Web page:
able to notice the schema names in there. Oh, and I worked out how to get
parse.y to be happy with x.y & x.y.z (schema.package.function) names. :-)

Quote:
> of the other day that we don't want to abandon this syntax entirely,
> because people would like us to support "sequencename.nextval" for Oracle
> compatibility.)  Notice that we are not forced to make functions/operators
> schema-local just because datatypes are, because overloading will save the
> day.  func(schema1.type1) and func(schema2.type1) are distinct functions
> because the types are different, even if they live in the same function
> namespace.  Finally, SQL99 doesn't appear to think that operator and
> function names are schema-local; though that may just be because it hasn't
> got user-defined operators AFAICT.

Actually functions do have to be schema local. It's in the spec (don't
have exactly where with me).

Quote:
> I am leaning towards keeping functions/operators database-wide, but would
> like to hear comments.  Is there any real value in, eg, allowing different
> users to define different "+" operators *on the same datatypes*?

Yes. It means that third-party developers can develop routines and then
operators based on them without having to worry about conflicts. Obviously
these two different operators would have to be in different schemas. Also,
it would mean that someone could ship replacement operators for built-in
operators. Say adding a + operator which throws exceptions on overflow.
:-)

Quote:
> Not sure about index opclasses.  Given that datatype names are
> schema-local, one can think of scenarios where two users define similar
> datatypes and then try to use the same index opclass name for both.
> But it seems pretty unlikely.  I'd prefer to leave opclass names
> database-wide for simplicity.  Comments?

My vote would be to make them schema-specific. As Peter pointed out,
schemas are how you own things, so put them in a schema so we can keep
track of ownership.

Take care,

Bill

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Sun, 11 Jul 2004 09:33:15 GMT
 RFD: schemas and different kinds of Postgres objects

Quote:

> Why not? What's wrong with either schema.foo.function (==>
> function(schema.foo)) or foo.schema.function (==> schema.function(foo))?

Neither is wrong in isolation, but how do you tell the difference?
More to the point, given input x.y.z, how do you tell which component
is what?

Quote:
> Tables and functions can't have the same names as schemas,

News to me.  Where is that written on stone tablets?  Even if that's
considered an acceptable limitation from a purely functional point of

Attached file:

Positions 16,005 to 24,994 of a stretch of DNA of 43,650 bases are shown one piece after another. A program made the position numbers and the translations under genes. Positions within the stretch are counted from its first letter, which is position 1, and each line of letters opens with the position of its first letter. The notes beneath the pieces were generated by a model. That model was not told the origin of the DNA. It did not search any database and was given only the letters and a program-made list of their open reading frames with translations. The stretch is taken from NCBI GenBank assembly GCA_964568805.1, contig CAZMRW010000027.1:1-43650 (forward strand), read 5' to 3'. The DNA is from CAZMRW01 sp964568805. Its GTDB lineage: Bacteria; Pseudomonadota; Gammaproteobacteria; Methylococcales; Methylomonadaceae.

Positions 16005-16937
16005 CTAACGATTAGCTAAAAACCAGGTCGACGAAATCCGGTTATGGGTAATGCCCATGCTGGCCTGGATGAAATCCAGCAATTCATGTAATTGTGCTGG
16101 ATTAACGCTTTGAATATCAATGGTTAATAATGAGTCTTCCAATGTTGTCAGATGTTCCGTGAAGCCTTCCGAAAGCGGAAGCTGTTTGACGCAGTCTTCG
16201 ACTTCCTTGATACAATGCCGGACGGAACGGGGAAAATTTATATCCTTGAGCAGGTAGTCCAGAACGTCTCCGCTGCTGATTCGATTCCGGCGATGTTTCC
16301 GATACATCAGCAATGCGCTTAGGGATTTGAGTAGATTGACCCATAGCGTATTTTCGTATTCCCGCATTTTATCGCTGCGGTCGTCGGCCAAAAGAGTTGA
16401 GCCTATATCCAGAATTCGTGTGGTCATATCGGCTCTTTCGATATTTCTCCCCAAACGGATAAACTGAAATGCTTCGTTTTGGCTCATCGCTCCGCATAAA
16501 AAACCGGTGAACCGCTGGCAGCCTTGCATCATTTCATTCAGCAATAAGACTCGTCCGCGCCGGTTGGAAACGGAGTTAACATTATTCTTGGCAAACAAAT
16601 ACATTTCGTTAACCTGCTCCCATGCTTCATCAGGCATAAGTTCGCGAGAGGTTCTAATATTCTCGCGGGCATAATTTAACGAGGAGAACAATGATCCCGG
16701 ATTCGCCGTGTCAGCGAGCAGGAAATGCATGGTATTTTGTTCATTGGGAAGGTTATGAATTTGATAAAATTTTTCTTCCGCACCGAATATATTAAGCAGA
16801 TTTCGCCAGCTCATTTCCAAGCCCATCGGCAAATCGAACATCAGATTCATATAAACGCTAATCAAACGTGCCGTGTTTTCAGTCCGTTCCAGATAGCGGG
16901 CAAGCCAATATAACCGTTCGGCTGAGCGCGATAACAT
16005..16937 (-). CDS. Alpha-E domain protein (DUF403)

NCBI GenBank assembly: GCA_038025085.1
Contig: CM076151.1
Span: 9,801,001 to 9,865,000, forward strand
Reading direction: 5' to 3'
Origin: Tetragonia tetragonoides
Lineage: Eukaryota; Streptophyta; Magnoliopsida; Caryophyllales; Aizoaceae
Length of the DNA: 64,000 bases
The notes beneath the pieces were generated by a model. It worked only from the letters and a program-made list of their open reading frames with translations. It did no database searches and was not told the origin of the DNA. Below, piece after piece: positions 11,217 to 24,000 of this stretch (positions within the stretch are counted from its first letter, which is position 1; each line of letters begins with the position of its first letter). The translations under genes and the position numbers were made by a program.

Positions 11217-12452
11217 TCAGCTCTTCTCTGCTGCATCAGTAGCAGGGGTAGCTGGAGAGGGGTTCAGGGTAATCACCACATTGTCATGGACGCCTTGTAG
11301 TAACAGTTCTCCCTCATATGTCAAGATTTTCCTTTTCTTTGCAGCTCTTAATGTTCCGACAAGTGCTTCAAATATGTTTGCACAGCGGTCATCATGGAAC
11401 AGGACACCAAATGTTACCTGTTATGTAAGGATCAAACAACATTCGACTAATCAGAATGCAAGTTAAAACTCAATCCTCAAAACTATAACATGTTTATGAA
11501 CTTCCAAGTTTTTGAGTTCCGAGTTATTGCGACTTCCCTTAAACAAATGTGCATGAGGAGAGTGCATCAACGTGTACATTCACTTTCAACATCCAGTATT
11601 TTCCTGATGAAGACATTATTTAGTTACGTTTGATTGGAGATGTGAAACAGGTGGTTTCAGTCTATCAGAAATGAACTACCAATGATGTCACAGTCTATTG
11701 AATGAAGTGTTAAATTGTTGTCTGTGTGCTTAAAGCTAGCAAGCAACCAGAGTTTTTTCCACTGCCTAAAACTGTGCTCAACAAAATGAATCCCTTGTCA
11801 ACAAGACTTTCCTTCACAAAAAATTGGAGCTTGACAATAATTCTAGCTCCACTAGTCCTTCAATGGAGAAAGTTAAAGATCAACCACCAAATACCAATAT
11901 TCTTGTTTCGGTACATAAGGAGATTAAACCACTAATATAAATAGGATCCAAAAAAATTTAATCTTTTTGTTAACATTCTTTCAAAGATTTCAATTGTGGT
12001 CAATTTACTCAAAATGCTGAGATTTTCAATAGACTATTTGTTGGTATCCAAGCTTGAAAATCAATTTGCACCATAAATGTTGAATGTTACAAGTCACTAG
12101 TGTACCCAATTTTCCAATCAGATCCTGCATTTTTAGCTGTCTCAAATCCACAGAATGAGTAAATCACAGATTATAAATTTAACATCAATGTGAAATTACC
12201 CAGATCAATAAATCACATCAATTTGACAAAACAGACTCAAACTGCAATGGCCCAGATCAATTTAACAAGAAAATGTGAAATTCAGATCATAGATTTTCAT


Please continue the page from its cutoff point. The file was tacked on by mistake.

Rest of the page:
view, I don't like using it to disambiguate input.  The error messages
you'll get from incorrect input to an implementation that depends on
that to disambiguate cases will not be very helpful.

Quote:
> Actually functions do have to be schema local. It's in the spec (don't
> have exactly where with me).

(A) I don't believe that; please cite chapter and verse; (B) even if
SQL92 thinks that's okay, we can't do it that way because of
backwards-compatibility issues.

Quote:
> My vote would be to make them schema-specific. As Peter pointed out,
> schemas are how you own things,

Sorry, but this line of argument is trying to assume the very point in
dispute.

                        regards, tom lane

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Sun, 11 Jul 2004 13:13:35 GMT
 RFD: schemas and different kinds of Postgres objects

Quote:
> -----Original Message-----

> Sent: 23 January 2002 00:02
> To: Peter Eisentraut

> Subject: Re: RFD: schemas and different kinds of Postgres objects


> > Tom Lane writes:
> >> No, it doesn't work the same as today, because in that
> implementation
> >> both A and B can create the same tablename without
> complaint.  It then
> >> becomes very unclear which instance other people will get
> (unless your
> >> "any" placeholder somehow implies a search order).

> > The "search any schema" switch is only intended for use with legacy
> > databases, where duplicate names don't occur anyway.

> That's a mighty narrow view of the world.  Do you think that
> people had
> better convert to SQL schemas before they ever again create a table?
> The fact is that ordinary non-schema-aware usage will
> certainly lead to
> the above scenario.

> > that the switch probably doesn't make a whole lot of sense.
>  However, to
> > get reproduceable behaviour anyway we can just define a
> search order, such
> > as by schema name.

> Or say that you get an "ambiguous reference" error if there
> is more than
> one possible candidate in the "any" namespace.  (Although
> that opens the
> door for innocent creation of a table foo by one user to break other
> people's formerly-working queries that reference some other foo.)
> Bottom line for me is that this is an untried concept.  I think the
> concept of an "any" searchlist entry is risky enough that I don't much
> want to hang the entire usability of the implementation on the
> assumption that we won't find any fatal problems with "any".

> However, the argument over whether SQL92's concept of ownership should
> be taken as gospel is not really the argument I wanted to have in this
> thread.  Is it possible to go back to the original point concerning
> whether there should be different namespace boundaries for different
> types of objects?  You aren't going to avoid those issues by
> saying that
> namespace == ownership is good enough.

> I'm particularly troubled by the idea of trying to apply this "any"
> lookup concept to resolution of overloaded operators and functions.
> Suppose I have a reference func(type1,type2) that I'm trying
> to resolve,